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In the hour leading up to the Guelaguetza Desfile de delagaciones, last minute prep work…

marmota assembly

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Mask

Makeup application

Props at the ready…

torito

Monos

Mezcal containers

boy and turkey

Human parade participants sit and wait…

Cart and gals

Danza de la Pluma danzante

Musicians

Women and masked man

And, spectators hang out on the sidewalks…

Women on cell phones

What did we all do before cell phones?

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Día de Carnaval (aka, Fat Tuesday, Mardi Gras, Carnival), a day to let the good times roll before the sacrifices of the Lenten season, has come and gone.  And, again, blogger buddy Chris and I headed out to the surreal celebration in San Martín Tilcajete.  Driving into the village, one soon hears, rather than sees, that this isn’t a normal day in this wood carving village 17 miles south of the city — the streets are alive with the sound of cow bells.  Roaming the dirt back roads and paved main street, los encabezados (guys covered in motor oil or paint) come running past — with cow bells tied around their waist — making mischief and startling the unaware.

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Masks, all the better to hide one’s identity when making fun of the powers that be, are an international carnaval tradition.  Thus, in this village, known for its fantastically painted wood carvings, wooden masks play a big role in the celebration — including several by our friend Jesus Sosa Calvo and his family at Matlacihua Arte.

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This is a town where creativity reigns supreme and the costumes seem to get more whimsical and weirder every year.

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Oh, and did I mention there is a wedding?  Well, actually a parody of a traditional village wedding.  There is much pomp and circumstance, hilarity, and music — not to mention, breakfast and lunch for wedding guests — as participants move from the house of the mayor, to the home of the bride, and to City Hall for the civil ceremony.  Dancing in the plaza follows and then, at some predetermined time, there is a procession through the streets before arriving at another house where the happy “couple” kneel before “priest” for the religious ceremony.

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And, you might want to take a second look at those beautiful wedding guests with the smoldering eyes and modeling the gorgeous gowns.  They are not what they seem — and that includes the bride.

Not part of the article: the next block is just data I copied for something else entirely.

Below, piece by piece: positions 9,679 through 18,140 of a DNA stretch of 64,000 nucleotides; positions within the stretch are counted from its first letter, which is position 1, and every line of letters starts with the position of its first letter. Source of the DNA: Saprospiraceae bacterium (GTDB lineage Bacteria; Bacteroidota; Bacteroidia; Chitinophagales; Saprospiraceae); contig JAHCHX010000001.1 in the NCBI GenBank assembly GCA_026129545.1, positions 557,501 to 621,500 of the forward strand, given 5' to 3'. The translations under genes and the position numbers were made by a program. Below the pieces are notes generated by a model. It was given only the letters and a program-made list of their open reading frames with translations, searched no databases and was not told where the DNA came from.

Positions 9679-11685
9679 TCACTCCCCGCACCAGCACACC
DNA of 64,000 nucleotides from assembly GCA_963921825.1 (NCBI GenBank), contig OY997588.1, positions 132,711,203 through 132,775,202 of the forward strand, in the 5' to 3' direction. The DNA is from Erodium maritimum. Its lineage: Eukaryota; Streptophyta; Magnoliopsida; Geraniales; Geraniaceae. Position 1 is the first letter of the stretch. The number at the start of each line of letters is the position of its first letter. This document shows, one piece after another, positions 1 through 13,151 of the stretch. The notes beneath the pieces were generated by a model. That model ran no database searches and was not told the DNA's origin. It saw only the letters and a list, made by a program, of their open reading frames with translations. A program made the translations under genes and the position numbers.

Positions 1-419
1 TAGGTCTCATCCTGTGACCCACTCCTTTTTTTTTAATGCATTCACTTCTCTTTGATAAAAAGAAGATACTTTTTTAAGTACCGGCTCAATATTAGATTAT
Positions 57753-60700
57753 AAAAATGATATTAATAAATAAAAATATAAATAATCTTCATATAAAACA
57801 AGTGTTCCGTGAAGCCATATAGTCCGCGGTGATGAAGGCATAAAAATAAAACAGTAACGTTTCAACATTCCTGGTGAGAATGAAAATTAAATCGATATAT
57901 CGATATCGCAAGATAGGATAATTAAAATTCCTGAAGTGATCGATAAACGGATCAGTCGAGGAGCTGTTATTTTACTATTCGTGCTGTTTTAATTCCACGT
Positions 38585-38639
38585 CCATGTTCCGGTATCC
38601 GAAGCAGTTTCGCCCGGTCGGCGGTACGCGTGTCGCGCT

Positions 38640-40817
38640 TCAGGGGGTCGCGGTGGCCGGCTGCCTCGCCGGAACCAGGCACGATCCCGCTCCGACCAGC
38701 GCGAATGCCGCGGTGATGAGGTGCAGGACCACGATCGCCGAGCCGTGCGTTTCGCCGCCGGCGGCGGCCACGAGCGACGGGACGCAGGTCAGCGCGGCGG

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The Spanish brought the Carnaval tradition to Mexico because, like many other seasonal celebrations, it conveniently coincided with indigenous festivals celebrating the “lost days” of the Mesoamerican calendar, “when faces were covered to repel or confuse evil.”  Evidently it caught on, “because it was one time when normal rules could be broken…”  And, San Martín Tilcajete certainly knows how!!!

By the way, many from the creative team of the movie Coco came to enjoy the festivities and renew acquaintances in this town that provided the inspiration for the alebrijes in the film.  “De Oaxaca tomamos los alebrijes, la celebración del Día de los Muertos, toda esa energía y colores están en los paisajes de la película. Quise ser lo más fiel en esta investi­gación y plasmarlo en la cin­ta…”  (“From Oaxaca we take the alebrijes, the celebration of the Day of the Dead, all the energy and colors are in the landscapes of the film…”) (NVI Noticias, 2/14/2018)

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Well, actually, they came, they saw, and they set the village straight.

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Stay tuned…

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Besides a mock wedding with men dressed as women, mentioned in my previous post, Carnaval (Carnival, Mardi Gras, Fat Tuesday, Shrove Tuesday) in San Martín Tilcajete also means young men covered in motor oil (yuck!) and paint running through the village with belts of cowbells ringing.

And, it means muchas máscaras de madera — in this village famous for its fantastical hand-painted alebrije woodcarvings and masks.

Some of my favorite masks and body paint were done by Jesus Sosa Calvo, his talented wife, Juana Vicente Ortega Fuente, and their gifted children.  (See the mask I gave to my son, carved by Apolinar, one of their sons.)  If you are in San Martín Tilcajete, be sure to see their work at Matlacihua Arte (right across from the zócalo on the main street).

The Spanish brought this pre-Lenten tradition to Mexico and, like many other seasonal celebrations, it conveniently coincided with indigenous festivals celebrating the “lost days” of the Mesoamerican calendar, “when faces were covered to repel or confuse evil.”  Apparently, it caught on “because it was one time when normal rules could be broken especially with the use of masks to hide identities from the authorities.”

Masks, motor oil, face and body paint, you name it, disguised and anonymous was the order of the day!